The State's biggest superannuation fund, GESB, was one of the nation's best performers last financial year.
Figures compiled by SuperRatings show GESB's balanced growth plan delivered a 13.2 per cent return for 2013-14.
Over the past five years, its balanced growth plan has delivered 10.2 per cent per annum, ranking it third in the country.
Despite the stellar performance, it was well short of the best-performed fund, Telstra Super. Its balanced fund put on 15.8 per cent through the year.
Telstra Super was a long way ahead of the second-best ranked fund, Intrust Super, with its balanced fund delivering 14 per cent.
Across all balanced funds, the median balanced average return for 2013-14 was 12.7 per cent.
It was the seventh-highest annual return since the introduction of compulsory super in 1992 and follows on from the previous year's near record of 14.7 per cent.
Over the past two years, the median balanced fund is up 29 per cent. Even bottomed-ranked funds have delivered much better than inflation. The lowest ranked balanced fund delivered just 8.4 per cent through 2013-14.
But for those in cash-only or diversified fixed-interest funds, low interest rates continue to bite. The median return for cash funds was 2.4 per cent while in diversified fixed interest the median was 5.5 per cent.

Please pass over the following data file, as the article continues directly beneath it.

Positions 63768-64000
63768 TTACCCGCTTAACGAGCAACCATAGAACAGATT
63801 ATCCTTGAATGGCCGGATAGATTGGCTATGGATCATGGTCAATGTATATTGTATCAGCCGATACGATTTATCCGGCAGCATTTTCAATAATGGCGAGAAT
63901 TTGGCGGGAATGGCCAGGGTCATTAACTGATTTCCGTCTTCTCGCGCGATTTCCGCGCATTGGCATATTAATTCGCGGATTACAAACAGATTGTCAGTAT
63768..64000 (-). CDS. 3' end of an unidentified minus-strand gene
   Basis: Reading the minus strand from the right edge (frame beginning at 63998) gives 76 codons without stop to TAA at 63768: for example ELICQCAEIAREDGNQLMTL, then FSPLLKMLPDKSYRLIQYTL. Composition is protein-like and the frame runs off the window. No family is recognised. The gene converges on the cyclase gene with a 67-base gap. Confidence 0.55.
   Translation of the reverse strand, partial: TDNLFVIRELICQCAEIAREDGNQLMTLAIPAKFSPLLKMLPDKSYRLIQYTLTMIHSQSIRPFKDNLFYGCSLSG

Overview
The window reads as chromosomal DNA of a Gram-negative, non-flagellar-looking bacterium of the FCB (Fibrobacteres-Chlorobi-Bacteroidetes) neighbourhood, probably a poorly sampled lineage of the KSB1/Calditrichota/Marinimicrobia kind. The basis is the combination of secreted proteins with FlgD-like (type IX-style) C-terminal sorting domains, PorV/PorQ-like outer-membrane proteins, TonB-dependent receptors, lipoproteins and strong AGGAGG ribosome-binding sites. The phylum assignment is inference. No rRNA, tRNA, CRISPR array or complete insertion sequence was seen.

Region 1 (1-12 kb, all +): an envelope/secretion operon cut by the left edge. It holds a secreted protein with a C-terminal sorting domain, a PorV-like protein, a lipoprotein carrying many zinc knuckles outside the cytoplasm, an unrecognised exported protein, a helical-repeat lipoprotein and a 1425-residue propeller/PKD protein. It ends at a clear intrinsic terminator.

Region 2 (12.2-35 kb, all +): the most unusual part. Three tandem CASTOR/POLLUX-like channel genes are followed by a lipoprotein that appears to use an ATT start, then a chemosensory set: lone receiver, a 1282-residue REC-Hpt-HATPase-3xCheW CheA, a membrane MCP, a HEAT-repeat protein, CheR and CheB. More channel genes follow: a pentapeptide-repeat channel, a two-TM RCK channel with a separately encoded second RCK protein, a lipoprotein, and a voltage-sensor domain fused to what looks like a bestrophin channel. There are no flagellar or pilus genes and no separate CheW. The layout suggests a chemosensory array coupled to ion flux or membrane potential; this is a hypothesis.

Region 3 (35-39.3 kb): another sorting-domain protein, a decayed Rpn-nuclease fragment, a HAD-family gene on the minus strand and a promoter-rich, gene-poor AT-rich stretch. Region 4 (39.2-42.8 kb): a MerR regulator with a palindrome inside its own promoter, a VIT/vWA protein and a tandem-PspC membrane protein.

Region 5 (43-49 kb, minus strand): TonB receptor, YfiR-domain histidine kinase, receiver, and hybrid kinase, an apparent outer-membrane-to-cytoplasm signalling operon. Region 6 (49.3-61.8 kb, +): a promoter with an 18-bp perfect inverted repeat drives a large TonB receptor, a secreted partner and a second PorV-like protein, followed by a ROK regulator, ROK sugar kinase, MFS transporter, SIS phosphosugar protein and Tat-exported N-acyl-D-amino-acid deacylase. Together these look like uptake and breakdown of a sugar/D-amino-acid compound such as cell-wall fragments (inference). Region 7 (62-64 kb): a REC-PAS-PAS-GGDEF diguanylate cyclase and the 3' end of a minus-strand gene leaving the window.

SuperRatings chairman Jeff Bresnahan said Australian super funds had returned 7.2 per cent per annum since 1992. He said last week's interim report of the Financial System Inquiry had highlighted the need for funds to focus on retirement outcomes.
"While superannuation funds should be commended for this great result, there remains work to be done to ensure members have the best possible chance to achieve their retirement goals," Mr Bresnahan said.
"There is increasing recognition across the industry that some members have been faced with poorer outcomes due to the timing of their retirement or poorly performing products."
'There remains work to be done to ensure members have the best possible chance to achieve their retirement goals.'" SuperRatings chairman *Jeff Bresnahan *